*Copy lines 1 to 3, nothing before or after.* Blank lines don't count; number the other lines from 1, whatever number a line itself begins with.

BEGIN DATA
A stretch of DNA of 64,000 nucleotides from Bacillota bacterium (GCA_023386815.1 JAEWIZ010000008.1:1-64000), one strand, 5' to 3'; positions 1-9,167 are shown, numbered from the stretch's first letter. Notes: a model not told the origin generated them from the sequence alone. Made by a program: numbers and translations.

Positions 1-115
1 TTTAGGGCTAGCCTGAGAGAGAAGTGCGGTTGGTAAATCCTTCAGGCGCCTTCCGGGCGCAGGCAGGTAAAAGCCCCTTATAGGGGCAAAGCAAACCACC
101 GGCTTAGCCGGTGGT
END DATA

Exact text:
A stretch of DNA of 64,000 nucleotides from Bacillota bacterium (GCA_023386815.1 JAEWIZ010000008.1:1-64000), one strand, 5' to 3'; positions 1-9,167 are shown, numbered from the stretch's first letter. Notes: a model not told the origin generated them from the sequence alone. Made by a program: numbers and translations.

Positions 1-115
1 TTTAGGGCTAGCCTGAGAGAGAAGTGCGGTTGGTAAATCCTTCAGGCGCCTTCCGGGCGCAGGCAGGTAAAAGCCCCTTATAGGGGCAAAGCAAACCACC